The result of all these factors is greater pressure on institutions to become involved and to do something when there are problems with the corporate governance of the companies in which they invest. A recent example of this was provided in Australia by the managing director of Perpetual Trustees who said that shareholder activism was on the rise, driven by access to wider sources of information and more intensive questioning of performance. He added that: ‘We at Perpetual believe that, as an institutional investor, we are negligent if we do not use our rights and powers to improve investor returns.’[13]

However, there are various provisions of the Corporations Law that may act as barriers to institutional investor activism. Examples of these are the insider trading provisions, the ‘shadow director’ provisions, and the control aggregation (‘takeover’) provisions. It is the last mentioned provisions that are the focus of this paper as the Australian Securities and Investment Commission has recently indicated its willingness to relax the application of these provisions to institutional investors.

The impact of intervention by institutional investors

Whilst there is no doubt about the rise in institutional shareholdings, there seems less certainty about the impact that this has had on corporate governance and corporate performance. A recent review of empirical studies in the United States found that the studies were inconclusive: some indicated that institutional investor activism had had a positive impact on corporate performance but others indicated that it had had a negative impact or no apparent impact at all.[14] Research is currently being conducted on this issue by the Centre for Corporate Law and Securities Regulation in conjunction with the Department of Accounting and Finance at the University of Melbourne.[15] However, one of the problems of measuring the effect of institutional activism is that it will often take place behind the scenes. 16

The most often cited matter in which institutions have intervened in recent years in Australia has been the Coles Myer controversy where some institutions became concerned about various matters including potential conflicts of interest on the Coles Myer board.[17] Institutions have also, for example, intervened to object to a proposed restructure of a board, or to a particular transaction that the company proposed to enter into, or to express concerns about executive share option schemes or the level of benefits being given to non-executive directors. Apart from actual intervention, there is direct and indirect industry-wide and firm-level monitoring. Direct monitoring includes the analysis of information as well as meetings with management. Indirect monitoring would, for example, include the support of non-executive directors.[18]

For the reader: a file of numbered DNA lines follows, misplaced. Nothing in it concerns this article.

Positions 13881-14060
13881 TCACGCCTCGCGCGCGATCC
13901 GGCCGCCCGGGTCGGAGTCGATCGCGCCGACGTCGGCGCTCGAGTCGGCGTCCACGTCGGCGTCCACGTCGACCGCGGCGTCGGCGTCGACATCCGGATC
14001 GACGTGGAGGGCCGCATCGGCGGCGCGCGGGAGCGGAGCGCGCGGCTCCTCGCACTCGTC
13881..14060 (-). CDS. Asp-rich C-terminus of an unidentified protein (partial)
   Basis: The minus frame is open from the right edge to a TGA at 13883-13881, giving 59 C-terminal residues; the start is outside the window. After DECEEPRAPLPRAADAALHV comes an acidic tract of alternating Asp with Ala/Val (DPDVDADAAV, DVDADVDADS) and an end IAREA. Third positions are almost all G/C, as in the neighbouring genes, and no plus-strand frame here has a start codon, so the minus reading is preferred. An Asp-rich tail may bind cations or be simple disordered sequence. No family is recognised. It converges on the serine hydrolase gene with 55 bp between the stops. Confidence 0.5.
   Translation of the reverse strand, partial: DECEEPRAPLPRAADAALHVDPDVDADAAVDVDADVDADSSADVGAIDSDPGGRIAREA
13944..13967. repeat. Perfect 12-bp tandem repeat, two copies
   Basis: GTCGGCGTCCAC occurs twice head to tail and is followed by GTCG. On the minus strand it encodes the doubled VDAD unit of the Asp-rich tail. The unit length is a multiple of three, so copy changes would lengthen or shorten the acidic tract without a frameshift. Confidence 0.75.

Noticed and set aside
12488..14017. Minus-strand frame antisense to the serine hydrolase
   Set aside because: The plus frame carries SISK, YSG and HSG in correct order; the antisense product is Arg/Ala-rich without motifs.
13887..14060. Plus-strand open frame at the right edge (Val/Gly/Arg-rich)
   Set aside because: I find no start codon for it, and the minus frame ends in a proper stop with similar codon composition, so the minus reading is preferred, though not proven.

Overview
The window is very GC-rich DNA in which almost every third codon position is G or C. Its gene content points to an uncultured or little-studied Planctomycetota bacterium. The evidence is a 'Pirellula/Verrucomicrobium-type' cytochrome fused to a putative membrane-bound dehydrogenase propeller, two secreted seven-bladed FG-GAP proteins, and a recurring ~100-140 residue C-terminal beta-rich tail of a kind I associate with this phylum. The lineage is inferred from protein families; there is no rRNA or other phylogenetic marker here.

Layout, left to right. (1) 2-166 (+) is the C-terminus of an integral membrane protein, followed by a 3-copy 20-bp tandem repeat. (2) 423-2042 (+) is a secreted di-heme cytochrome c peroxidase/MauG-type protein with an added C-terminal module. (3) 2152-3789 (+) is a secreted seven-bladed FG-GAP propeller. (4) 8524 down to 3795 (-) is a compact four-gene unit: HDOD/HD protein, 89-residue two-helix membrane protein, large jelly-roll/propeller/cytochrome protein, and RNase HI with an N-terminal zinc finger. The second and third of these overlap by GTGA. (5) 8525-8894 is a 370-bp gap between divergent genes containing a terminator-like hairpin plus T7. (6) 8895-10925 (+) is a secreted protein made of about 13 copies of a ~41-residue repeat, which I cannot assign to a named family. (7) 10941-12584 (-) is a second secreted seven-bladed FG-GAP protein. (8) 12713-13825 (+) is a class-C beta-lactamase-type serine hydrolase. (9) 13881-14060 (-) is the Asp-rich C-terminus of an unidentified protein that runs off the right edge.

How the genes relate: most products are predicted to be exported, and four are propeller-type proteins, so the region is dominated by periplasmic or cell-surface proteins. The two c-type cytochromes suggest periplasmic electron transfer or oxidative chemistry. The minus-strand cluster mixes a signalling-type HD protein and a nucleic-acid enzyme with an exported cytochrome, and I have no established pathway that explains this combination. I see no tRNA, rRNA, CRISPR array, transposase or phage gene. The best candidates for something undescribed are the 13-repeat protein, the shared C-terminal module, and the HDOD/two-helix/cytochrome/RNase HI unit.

In spite of all that has been said so far, it appears that collective action by institutional investors is relatively rare in Australia and in the United States – even though it could be argued that it is precisely through coalitions that institutional investors could maximise their political and economic clout.[19] This contrasts with the United Kingdom, where institutional investors apparently often approach a company jointly to increase their influence.[20]

The effect of the control aggregation provisions in the Corporations Law

One of the reasons for the reluctance of one institution to liaise with another (particularly the reluctance to do so formally) has been a fear of triggering the takeover provisions or, more accurately, the ‘control aggregation provisions’ in the Corporations Law.

The ambit of these provisions is wide and they may apply to circumstances where there is no takeover taking place. The provisions are based on the concept of entitlement to shares, which essentially is defined as your relevant interest as well as your associates’ relevant interests.[21] The danger that an institution faces in liaising with other institutions is that the other institutions may become its ‘associates’[22] so that their relevant interests in shares would then have to be added to those of the first institution. This may have the effect of increasing the entitlement of the institution to the shares of a particular company. This could then trigger the provisions in the Corporations Law that are based on entitlement, such as the substantial shareholding provisions in Part 6.7 of the Corporations Law. These provisions require anyone who is entitled to five per cent or more in a listed company to notify the company of the substantial shareholding and of certain subsequent changes to the holding.[23]